Cycling alone may help cardio and some strength related moves, isolation of certain muscles can make them stronger. A statement like "Just riding your bike is all u need" is pretty lame advice!
    If you want to become more aerobically powerful on a bike, then riding a bike is the most effective means by which one does this. But one has to train well on a bike to achieve this (as well as eat and recover well). I am not talking JRA.

    However, and this seems to be glossed over by many, if you want to do other exercise by all means there is nothing wrong with that and it can be good for lots of things. It's just not what's going to make you more aerobically powerful on a bicycle, that's my point.

    I would never tell anyone to not do core work, because there might be many good reasons for them to do so. However if they ask "will core work help me produce more sustainable aerobic power?", then I'm afraid the answer is "it's unlikely and unsupported by the evidence".

  11. #61
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    Indirect benefits at best

    Quote Originally Posted by Alex_Simmons/RST
    If you want to become more aerobically powerful on a bike, then riding a bike is the most effective means by which one does this. But one has to train well on a bike to achieve this (as well as eat and recover well). I am not talking JRA.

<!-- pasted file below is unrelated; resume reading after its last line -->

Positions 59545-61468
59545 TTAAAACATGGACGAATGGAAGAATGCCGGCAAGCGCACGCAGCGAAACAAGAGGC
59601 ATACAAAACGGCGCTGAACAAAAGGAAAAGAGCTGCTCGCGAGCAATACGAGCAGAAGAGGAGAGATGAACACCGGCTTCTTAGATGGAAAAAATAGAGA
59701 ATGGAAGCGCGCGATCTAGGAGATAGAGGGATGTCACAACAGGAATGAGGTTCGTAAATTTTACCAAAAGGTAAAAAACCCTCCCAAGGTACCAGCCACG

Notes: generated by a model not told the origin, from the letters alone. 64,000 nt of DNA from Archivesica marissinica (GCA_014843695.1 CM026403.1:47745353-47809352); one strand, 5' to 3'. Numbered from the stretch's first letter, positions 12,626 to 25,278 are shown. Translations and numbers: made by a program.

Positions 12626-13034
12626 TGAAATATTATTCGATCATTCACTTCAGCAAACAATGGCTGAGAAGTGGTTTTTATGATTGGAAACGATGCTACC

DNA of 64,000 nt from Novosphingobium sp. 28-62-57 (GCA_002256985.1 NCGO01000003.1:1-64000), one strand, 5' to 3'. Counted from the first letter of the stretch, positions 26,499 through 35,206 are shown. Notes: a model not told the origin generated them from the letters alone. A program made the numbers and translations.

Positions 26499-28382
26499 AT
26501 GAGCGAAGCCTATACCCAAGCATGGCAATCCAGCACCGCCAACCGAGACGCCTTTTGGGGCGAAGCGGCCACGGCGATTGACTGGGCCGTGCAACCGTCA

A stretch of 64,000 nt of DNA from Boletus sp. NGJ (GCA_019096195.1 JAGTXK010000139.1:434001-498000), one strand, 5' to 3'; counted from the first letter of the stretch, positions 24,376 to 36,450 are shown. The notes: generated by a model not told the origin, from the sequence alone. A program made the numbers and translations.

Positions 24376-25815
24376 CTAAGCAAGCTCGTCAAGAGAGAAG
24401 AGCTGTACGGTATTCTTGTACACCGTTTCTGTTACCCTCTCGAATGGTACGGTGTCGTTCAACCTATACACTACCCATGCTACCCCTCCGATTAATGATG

However, and this seems to be glossed over by many, if you want to do other exercise by all means there is nothing wrong with that and it can be good for lots of things. It's just not what's going to make you more aerobically powerful on a bicycle, that's my point.

    I would never tell anyone to not do core work, because there might be many good reasons for them to do so. However if they ask "will core work help me produce more sustainable aerobic power?", then I'm afraid the answer is "it's unlikely and unsupported by the evidence".
    Indeed, all the core/gym work I have done has not made me a lick faster on the bike- but it has allowed me to remain injury free to be able to do the work on the bike that will make me fast. Not to mention shovel snow today for another 3 hours without crippling myself. . .